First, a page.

minuet

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minuet

(mĭnyo͞oĕt`), French dance, originally from Poitou, introduced at the court of Louis XIV in 1650. It became popular during the 17th and 18th cent. In 3–4 meter and moderate tempo, the minuet was performed by open couples who made graceful and precise glides and steps. The minuet left a refined but definite imprint on music; it is found in the operatic sinfonias of Alessandro Scarlatti and appears frequently as a movement in the symphonies and sonatas of Haydn and Mozart.

Minuet

 

a French dance, which developed from a folk dance from the province of Poitou. The minuet became a courtly dance in the second half of the 17th century and then spread throughout Europe as a ballroom dance (in Russia, it was introduced by Peter I). It is marked by smooth, majestic movements, consisting primarily of bows and curtsies. The dance is in 3/4 time. In the 18th century the minuet acquired variations: the tempo was quickened, movements became more complicated, and the dance took on affected features.

Early examples of minuets appear in J. B. Lully’s ballets for operas, F. Couperin’s clavier music, G. F. Handel’s overtures to oratorios, and Handel’s and J. S. Bach’s orchestral and instrumental suites. Mozart gave the minuet exuberance and vitality. Gradually it was transformed into the scherzo (for example, in works by Beethoven). The minuet is rarely encountered in works from the late 19th century and early 20th (Debussy, Ravel, Fauré, Tchaikovsky, Prokofiev).

S. P. PANKRATOV

minuet

1. a stately court dance of the 17th and 18th centuries in triple time
2. a piece of music composed for or in the rhythm of this dance, sometimes as a movement in a suite, sonata, or symphony

Minuet

(networking)
References in periodicals archive ?
The "C" theme in the subdominant key (the menuetto is in true rondo form) incorporates the neighbor-tone motive in a fashion similar to that of the lyrical theme of the rondo of the first sonata but with a change in metrical inflection (3/4 instead of 6/8).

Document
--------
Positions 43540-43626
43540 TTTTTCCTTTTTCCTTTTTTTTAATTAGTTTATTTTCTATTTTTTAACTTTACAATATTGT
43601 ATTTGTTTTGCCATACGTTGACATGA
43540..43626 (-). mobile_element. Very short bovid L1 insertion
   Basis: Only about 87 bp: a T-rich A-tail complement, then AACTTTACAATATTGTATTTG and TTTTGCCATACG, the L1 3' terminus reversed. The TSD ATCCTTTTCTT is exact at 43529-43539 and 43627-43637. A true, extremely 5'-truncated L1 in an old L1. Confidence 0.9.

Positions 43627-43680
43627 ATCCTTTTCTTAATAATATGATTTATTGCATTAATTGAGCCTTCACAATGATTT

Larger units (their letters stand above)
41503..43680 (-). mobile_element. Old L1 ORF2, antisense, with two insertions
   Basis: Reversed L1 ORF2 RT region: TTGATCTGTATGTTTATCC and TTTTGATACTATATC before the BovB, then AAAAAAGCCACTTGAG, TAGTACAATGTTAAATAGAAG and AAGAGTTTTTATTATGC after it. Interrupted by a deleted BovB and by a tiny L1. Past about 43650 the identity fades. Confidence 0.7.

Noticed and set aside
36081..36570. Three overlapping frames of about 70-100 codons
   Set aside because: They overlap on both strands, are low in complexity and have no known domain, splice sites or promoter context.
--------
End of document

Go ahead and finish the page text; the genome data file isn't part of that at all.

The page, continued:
I was among those who liked Menuetto for its ease and liquidity, and I wasn't put off by its lack of drama.
xv) of the verse in Plattdeutsch that Schumann wrote into her autograph of the arrangement of the Menuetto I/II from the First Serenade (presumably at the time she wrote out the manuscript) opens a fresh perspective on her view of Brahms's music that may reward further investigation.
It is not implausible that subjective impulses may sometimes have led composers to write larger and bolder staccato marks where they envisaged a forceful delivery and smaller ones where they imagined a gentler expression (this may have something to do with the form of the staccato marks in the Menuetto of K575), but that is something utterly different from the employment of two quite distinct signs with quite distinct meanings.
With respect to Beethoven, Neumann points out that the two metronomized instances of a Tempo di Menuetto by Beethoven are crotchet = 116 (Septet) and 126 (Symphony no.
It was also a well-considered interpretation packed with satisfying contrast (between a stately opening Largo and especially brisk second movement, for example), conveying refinement without sacrificing colour - the bright second Menuetto and exuberant final Rondo were memorably well-judged.
Some editorial comment was called for here, as indeed it is in the case of the final movement, a rondo that alternates Allegretto [TEXT NOT REPRODUCIBLE IN ASCII] sections with a Menuetto in [TEXT NOT REPRODUCIBLE IN ASCII]: Gabler might have suggested a likely tempo relationship between the two types of material.
This evening's vigorous menuetto was apparently not meant for dancing, with scant time to catch one's breath after the trio.
Unflashy virtuosity here graced subsequent movements, too, as in melting rubato from the strings in the Menuetto, and in the evocative offstage extended posthorn solo.
Franz Schubert Samtliche Klaviersonaten Band 1: Sonaten D 157, 279, 459, 537, 557, 566, 567, 568, Fragment D 154, Menuetto D 277A.
Even the tongue-in-cheek humour of the menuetto seemed thrown away, though these fine players did come into their own with a delicately balanced, poised reading of the sublime andante.
First, he notes the thematic influence of the song on the first movement and the chorus of the third, but entirely neglects its equally strong influence on the Tempo di Menuetto, which would strengthen his case.